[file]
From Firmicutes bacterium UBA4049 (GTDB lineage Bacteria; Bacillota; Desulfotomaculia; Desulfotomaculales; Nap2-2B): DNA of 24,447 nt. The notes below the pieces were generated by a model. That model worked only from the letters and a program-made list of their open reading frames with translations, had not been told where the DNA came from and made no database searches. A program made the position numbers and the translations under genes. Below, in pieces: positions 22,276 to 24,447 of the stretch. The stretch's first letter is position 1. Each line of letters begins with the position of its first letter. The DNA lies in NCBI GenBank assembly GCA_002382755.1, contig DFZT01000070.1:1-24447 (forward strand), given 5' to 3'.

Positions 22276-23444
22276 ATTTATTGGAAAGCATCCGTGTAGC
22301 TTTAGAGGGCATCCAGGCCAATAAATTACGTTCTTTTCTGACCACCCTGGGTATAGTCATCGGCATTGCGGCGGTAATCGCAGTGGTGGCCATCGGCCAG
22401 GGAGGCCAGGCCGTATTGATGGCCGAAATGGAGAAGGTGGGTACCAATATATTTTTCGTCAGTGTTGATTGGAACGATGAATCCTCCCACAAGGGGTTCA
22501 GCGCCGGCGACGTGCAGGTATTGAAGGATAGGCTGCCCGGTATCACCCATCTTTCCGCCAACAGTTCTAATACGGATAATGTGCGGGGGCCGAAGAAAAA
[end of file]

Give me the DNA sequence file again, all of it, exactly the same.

From Firmicutes bacterium UBA4049 (GTDB lineage Bacteria; Bacillota; Desulfotomaculia; Desulfotomaculales; Nap2-2B): DNA of 24,447 nt. The notes below the pieces were generated by a model. That model worked only from the letters and a program-made list of their open reading frames with translations, had not been told where the DNA came from and made no database searches. A program made the position numbers and the translations under genes. Below, in pieces: positions 22,276 to 24,447 of the stretch. The stretch's first letter is position 1. Each line of letters begins with the position of its first letter. The DNA lies in NCBI GenBank assembly GCA_002382755.1, contig DFZT01000070.1:1-24447 (forward strand), given 5' to 3'.

Positions 22276-23444
22276 ATTTATTGGAAAGCATCCGTGTAGC
22301 TTTAGAGGGCATCCAGGCCAATAAATTACGTTCTTTTCTGACCACCCTGGGTATAGTCATCGGCATTGCGGCGGTAATCGCAGTGGTGGCCATCGGCCAG
22401 GGAGGCCAGGCCGTATTGATGGCCGAAATGGAGAAGGTGGGTACCAATATATTTTTCGTCAGTGTTGATTGGAACGATGAATCCTCCCACAAGGGGTTCA
22501 GCGCCGGCGACGTGCAGGTATTGAAGGATAGGCTGCCCGGTATCACCCATCTTTCCGCCAACAGTTCTAATACGGATAATGTGCGGGGGCCGAAGAAAAA